Rex Upsdale is a spent, washed-out spy writer.
His trade has worn him down to the bone, and he sits alone, rejected and punch-drunk and full of self-pity. Reality and fiction have become mixed in his mind.
In increasing financial trouble, he is offered some semblance of security if he will take on just one journalistic assignment behind the Iron Curtain.
All that’s required is an interview with Kit Styles, the most notorious of all defectors from West to East.
But it’s not as straightforward as he thinks.
He hasn’t reckoned with the eternally incompetent and feckless Boysie Oakes; his puppet master, Mostyn; a neatly curved companion, Miss Hester Havisham; exploits, escapes and escapades in a tank and a helicopter and an outrageous group calling themselves the International Travelling Circus.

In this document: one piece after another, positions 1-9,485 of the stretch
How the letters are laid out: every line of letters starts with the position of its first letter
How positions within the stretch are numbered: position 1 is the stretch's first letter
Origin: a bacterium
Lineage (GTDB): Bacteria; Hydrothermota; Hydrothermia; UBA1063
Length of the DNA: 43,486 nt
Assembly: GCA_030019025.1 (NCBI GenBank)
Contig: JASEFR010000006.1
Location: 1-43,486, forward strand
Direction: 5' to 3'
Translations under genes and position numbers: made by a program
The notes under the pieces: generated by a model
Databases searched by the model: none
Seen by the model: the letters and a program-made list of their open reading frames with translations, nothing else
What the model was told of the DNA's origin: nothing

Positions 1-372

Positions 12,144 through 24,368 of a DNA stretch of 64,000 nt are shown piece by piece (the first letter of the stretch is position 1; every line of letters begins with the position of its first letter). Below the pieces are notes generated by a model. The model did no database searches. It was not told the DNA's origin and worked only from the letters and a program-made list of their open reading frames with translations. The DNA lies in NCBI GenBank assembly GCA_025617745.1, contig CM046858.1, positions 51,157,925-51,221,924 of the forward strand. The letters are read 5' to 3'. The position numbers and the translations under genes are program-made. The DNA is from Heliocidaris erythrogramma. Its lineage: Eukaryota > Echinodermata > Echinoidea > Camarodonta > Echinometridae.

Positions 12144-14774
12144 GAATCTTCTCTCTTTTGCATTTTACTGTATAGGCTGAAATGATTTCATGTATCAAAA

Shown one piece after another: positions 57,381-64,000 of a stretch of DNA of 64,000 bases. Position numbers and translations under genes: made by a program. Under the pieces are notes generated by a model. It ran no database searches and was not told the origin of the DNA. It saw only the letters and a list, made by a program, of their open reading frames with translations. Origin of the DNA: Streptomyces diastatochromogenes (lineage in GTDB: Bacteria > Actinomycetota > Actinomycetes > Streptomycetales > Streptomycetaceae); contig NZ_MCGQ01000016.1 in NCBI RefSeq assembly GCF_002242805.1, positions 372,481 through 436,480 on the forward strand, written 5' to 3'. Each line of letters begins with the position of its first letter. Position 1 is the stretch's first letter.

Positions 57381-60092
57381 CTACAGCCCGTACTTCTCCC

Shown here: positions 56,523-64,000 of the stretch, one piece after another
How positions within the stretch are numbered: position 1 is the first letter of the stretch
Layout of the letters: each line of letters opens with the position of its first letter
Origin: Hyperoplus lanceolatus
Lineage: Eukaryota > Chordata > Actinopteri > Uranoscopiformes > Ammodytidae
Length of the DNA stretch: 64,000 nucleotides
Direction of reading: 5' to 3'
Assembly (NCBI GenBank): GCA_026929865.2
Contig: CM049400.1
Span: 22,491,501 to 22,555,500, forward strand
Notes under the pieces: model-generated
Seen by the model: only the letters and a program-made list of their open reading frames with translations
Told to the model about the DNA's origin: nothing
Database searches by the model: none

And if he is not careful, the Traitor's Exit might also be his own.
John Gardner, whose Boysie Oakes has become required reading for spy lovers since he first appeared in ‘The Liquidator’, has written a tale that’s part satire, part farce, always zany and certainly not for those who take their spy fiction too seriously.
'Cool polished story-telling with all the sexy sidelines in the best James Bond tradition' Evening Standard
Before coming an author of fiction in the early 1960’s John Gardner was variously a stage magician, a Royal Marine officer and a journalist. In all Gardner has fifty-four novels to his credit, including Maestro, which was the New York Times book of the year. He was also invited by Ian Fleming’s literary copyright holders to write a series of continuation James Bond novels, which proved to be so successful that instead of the contracted three books he went on to publish some fourteen titles, including Licence Renewed and Icebreaker. Having lived in the Republic of Ireland, the United States and the UK, John Gardner sadly died in August of 2007 having just completed his third novel in the Moriarty trilogy, Conan Doyle’s eponymous villain of the Sherlock Holmes series.
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